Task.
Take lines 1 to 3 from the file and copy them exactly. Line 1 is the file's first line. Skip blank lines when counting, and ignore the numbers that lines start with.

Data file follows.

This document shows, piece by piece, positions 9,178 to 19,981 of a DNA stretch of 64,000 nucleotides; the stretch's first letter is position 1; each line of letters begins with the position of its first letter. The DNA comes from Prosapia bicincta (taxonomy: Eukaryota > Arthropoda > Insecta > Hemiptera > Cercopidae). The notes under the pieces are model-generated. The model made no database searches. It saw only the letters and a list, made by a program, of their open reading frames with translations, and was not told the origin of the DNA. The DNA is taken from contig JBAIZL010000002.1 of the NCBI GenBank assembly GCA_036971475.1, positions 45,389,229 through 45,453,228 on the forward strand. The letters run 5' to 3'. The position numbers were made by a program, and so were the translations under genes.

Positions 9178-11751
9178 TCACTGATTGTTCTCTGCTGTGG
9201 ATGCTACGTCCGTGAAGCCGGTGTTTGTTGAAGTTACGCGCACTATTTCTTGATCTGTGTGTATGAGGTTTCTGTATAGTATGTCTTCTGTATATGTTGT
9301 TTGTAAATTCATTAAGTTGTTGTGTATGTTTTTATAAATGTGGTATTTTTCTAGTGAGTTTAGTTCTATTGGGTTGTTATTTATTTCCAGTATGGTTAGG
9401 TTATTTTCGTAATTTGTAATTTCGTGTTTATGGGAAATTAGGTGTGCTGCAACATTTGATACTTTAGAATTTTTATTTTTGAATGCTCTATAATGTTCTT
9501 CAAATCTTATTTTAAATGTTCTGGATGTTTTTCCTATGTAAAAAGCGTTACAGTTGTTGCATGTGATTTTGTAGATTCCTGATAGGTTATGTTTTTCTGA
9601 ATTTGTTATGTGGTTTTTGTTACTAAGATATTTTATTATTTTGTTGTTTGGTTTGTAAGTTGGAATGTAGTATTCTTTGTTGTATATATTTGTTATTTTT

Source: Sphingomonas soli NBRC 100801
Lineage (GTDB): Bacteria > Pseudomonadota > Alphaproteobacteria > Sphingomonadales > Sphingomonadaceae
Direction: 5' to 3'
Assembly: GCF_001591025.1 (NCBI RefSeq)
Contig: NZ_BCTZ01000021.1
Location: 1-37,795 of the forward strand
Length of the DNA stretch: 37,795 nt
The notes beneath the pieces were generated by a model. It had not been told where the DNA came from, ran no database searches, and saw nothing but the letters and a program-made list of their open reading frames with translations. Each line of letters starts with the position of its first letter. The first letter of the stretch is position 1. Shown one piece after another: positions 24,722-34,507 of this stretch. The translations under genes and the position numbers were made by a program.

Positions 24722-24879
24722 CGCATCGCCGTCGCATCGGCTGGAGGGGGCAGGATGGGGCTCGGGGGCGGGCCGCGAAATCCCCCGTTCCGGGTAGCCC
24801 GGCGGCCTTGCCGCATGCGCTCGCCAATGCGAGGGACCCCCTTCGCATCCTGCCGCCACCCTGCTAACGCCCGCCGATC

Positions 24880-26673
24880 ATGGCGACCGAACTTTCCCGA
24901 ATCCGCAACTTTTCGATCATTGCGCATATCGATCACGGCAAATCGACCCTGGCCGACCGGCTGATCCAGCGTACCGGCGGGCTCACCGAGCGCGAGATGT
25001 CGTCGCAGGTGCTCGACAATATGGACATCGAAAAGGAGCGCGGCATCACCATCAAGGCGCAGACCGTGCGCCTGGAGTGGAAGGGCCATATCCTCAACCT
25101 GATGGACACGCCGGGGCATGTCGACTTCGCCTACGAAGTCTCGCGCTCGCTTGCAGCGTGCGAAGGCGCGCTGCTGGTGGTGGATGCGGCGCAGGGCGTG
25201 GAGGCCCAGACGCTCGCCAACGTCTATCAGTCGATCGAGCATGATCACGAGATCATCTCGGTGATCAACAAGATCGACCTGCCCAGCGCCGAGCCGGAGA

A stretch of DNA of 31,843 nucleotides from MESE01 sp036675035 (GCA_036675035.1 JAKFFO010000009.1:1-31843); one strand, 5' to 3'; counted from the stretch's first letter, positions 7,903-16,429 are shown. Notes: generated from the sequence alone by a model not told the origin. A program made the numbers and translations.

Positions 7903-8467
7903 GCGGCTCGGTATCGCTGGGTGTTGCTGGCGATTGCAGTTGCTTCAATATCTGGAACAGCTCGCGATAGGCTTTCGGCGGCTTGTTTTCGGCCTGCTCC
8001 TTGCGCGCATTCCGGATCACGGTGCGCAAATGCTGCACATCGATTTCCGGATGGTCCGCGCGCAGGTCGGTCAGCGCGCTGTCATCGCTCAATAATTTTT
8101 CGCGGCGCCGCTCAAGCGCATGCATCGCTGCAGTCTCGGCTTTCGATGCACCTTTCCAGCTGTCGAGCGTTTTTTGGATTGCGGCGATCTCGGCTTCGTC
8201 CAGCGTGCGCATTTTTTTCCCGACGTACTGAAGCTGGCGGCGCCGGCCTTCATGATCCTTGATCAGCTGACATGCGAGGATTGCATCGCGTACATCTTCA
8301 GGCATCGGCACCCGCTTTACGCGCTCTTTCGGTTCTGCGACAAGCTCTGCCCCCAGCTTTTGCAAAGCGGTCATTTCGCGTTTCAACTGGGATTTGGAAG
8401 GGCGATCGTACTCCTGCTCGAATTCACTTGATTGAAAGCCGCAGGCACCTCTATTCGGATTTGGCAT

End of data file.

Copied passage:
This document shows, piece by piece, positions 9,178 to 19,981 of a DNA stretch of 64,000 nucleotides; the stretch's first letter is position 1; each line of letters begins with the position of its first letter. The DNA comes from Prosapia bicincta (taxonomy: Eukaryota > Arthropoda > Insecta > Hemiptera > Cercopidae). The notes under the pieces are model-generated. The model made no database searches. It saw only the letters and a list, made by a program, of their open reading frames with translations, and was not told the origin of the DNA. The DNA is taken from contig JBAIZL010000002.1 of the NCBI GenBank assembly GCA_036971475.1, positions 45,389,229 through 45,453,228 on the forward strand. The letters run 5' to 3'. The position numbers were made by a program, and so were the translations under genes.

Positions 9178-11751
9178 TCACTGATTGTTCTCTGCTGTGG